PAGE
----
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Waste Pro USA v. Vision Construction ENT, Inc.

Florida Court of Appeals, First District

September 18, 2019

Waste Pro USA and Waste Pro of Florida, Inc., Appellants,
Vision Construction ENT, Inc., Appellee.

         Not final until disposition of any timely and authorized motion under Fla. R. App. P. 9.330 or 9.331.

          On appeal from the Circuit Court for Escambia County. J. Scott Duncan, Judge.

          Jerry R. Linscott, Julie S. Brady, Susan M. Johns, and Maureen Berard Soles of Baker & Hostetler, LLP, Orlando, for Appellants.

          Charles Phillip Hall of Phil Hall, P.A., Pensacola; James M. Stephens of McCallum, Methvin & Terrell PC, Birmingham; J. Phillip Warren of Taylor, Warren & Weidner, P.A., Pensacola, for Appellee.

          B.L. Thomas, J.

         Waste Pro USA and Waste Pro of Florida appeal the lower court's nonfinal order certifying a Florida Deceptive and Unfair Trade Practices Act ("FDUTPA") class for all customers who paid Waste Pro's "environmental fee." For the reasons that follow, we affirm.


         Waste Pro of Florida, Inc. provides waste disposal services to residential and commercial customers in Florida, including Appellee Vision Construction ENT., Inc., a Pensacola construction company.

         Vision brought an action for alleged violations of FDUTPA and a claim of unjust enrichment against Appellant Waste Pro USA.[1] Vision alleged that two fees charged by Waste Pro, a "fuel surcharge" and an "environmental fee," were deceptive. With regards to the "environmental fee," Vision alleged that "[t]he Environmental Fee bears no relation to Waste Pro's increased environmental costs (or its actual environmental costs) it might incur and the proceeds it receives are not used to offset such increased costs." Vision asserted that, while the title "environmental fee" would lead a reasonable consumer to believe that the fees are used to offset environmental costs imposed by a regulator, the fees in fact are retained by Waste Pro.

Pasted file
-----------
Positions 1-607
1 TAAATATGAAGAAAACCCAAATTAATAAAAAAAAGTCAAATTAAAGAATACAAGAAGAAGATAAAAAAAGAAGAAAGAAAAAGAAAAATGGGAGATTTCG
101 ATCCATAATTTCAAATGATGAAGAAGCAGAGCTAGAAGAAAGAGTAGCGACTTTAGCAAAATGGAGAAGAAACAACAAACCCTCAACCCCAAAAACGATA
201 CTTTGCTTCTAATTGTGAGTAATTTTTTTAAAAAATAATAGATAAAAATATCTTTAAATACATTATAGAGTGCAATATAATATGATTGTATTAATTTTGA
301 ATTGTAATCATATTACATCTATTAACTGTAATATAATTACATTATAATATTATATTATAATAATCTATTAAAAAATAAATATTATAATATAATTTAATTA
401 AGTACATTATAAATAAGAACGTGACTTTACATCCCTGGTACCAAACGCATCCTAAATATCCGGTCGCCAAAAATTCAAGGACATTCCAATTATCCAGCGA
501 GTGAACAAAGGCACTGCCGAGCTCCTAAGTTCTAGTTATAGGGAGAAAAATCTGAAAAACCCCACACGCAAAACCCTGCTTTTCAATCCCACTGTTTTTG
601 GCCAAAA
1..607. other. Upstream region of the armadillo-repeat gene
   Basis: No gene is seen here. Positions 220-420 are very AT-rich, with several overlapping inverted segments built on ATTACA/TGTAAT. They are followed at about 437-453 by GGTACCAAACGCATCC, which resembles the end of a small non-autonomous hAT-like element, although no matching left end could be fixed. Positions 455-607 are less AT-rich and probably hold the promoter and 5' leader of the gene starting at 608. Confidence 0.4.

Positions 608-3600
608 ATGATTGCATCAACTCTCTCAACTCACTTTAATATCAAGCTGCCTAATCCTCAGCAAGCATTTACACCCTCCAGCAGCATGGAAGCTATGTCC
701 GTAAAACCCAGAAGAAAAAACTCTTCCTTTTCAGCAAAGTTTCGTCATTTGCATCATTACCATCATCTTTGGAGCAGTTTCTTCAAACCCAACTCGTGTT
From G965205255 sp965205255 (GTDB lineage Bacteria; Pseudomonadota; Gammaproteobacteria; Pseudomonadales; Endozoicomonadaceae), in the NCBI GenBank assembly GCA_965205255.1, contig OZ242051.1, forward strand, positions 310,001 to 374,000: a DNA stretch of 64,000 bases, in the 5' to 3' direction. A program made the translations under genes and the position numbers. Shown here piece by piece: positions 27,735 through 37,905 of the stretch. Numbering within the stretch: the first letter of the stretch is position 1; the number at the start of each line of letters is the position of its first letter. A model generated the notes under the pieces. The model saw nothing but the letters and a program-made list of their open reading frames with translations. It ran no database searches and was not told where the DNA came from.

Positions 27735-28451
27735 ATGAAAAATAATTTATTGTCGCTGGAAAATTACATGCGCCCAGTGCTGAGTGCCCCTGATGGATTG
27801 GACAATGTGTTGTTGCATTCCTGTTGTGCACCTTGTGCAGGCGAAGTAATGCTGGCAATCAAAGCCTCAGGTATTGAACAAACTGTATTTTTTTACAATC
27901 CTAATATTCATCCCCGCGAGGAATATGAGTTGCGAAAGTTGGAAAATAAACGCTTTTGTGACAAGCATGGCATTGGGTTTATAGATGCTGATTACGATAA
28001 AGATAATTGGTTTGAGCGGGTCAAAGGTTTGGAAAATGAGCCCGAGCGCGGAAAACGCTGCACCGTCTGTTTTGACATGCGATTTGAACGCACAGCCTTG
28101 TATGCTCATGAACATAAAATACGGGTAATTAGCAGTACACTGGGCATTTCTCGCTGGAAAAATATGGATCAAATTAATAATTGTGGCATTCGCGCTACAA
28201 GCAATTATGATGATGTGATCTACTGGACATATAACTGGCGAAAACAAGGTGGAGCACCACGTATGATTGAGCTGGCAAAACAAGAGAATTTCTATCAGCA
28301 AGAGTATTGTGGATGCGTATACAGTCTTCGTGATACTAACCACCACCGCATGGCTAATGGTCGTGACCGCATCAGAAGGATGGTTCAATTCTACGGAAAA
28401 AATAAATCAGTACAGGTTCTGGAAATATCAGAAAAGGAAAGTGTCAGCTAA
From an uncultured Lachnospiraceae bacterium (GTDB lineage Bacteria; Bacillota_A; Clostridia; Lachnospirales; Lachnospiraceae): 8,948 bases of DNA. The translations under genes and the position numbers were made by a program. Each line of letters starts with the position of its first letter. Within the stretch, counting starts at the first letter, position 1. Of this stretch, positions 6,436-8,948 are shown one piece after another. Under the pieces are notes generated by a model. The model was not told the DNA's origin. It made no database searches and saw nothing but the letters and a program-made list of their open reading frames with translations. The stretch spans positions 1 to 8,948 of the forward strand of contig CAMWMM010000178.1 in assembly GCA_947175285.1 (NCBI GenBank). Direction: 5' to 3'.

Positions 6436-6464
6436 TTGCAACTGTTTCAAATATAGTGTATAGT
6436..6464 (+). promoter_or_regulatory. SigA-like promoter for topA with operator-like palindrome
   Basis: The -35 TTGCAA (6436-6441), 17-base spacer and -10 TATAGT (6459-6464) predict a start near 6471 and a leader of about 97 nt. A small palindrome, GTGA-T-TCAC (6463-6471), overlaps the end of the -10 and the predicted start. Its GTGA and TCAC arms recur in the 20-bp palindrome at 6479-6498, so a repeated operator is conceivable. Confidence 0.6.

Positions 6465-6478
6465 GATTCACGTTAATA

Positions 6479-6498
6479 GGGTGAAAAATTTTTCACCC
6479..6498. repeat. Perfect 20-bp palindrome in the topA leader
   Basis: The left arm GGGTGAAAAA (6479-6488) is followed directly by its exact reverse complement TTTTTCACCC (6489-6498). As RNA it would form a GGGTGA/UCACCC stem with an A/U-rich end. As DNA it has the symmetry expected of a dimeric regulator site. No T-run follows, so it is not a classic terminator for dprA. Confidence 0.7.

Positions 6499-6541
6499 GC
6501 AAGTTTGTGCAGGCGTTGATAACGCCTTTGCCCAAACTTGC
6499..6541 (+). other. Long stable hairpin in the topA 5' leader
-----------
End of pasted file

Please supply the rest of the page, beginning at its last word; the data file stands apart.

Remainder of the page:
Vision filed a class action complaint requesting that the court certify two classes under Florida Rule of Civil Procedure 1.220: a class composed of customers who paid the fuel surcharge fee, and a class composed of customers who paid the environmental fee.

         At a class certification hearing, the court heard evidence that Waste Pro began charging the environmental fee in 2009 and has always charged it as a percentage of a base fee, unless a customer individually negotiated otherwise.

         From 2008-2010, Waste Pro service agreements contained fill-in blanks labeled "fuel surcharge" and "environmental fee," and the back of the forms contained an explanation that Waste Pro "may adjust charges for increases in" charges for various items or services, such as landfill charges, fuel costs, or insurance premiums.

         Beginning in 2011, the service agreements stated that "[a] fuel surcharge and environmental compliance cost recovery charge, calculated as a percentage of the Charge(s), will be included on your invoice."

         Waste Pro's CFO testified that he could not recall Waste Pro incurring any environmental costs that it didn't have before 2009. He testified that he did not track any environmental costs that existed from 2006-2016. The CFO testified that he had never seen any calculations done for Waste Pro's environmental costs. At least once, the environmental fee increased from six to eight percent solely because a competitor's increased to eight percent; no analysis of environmental costs contributed to the increase.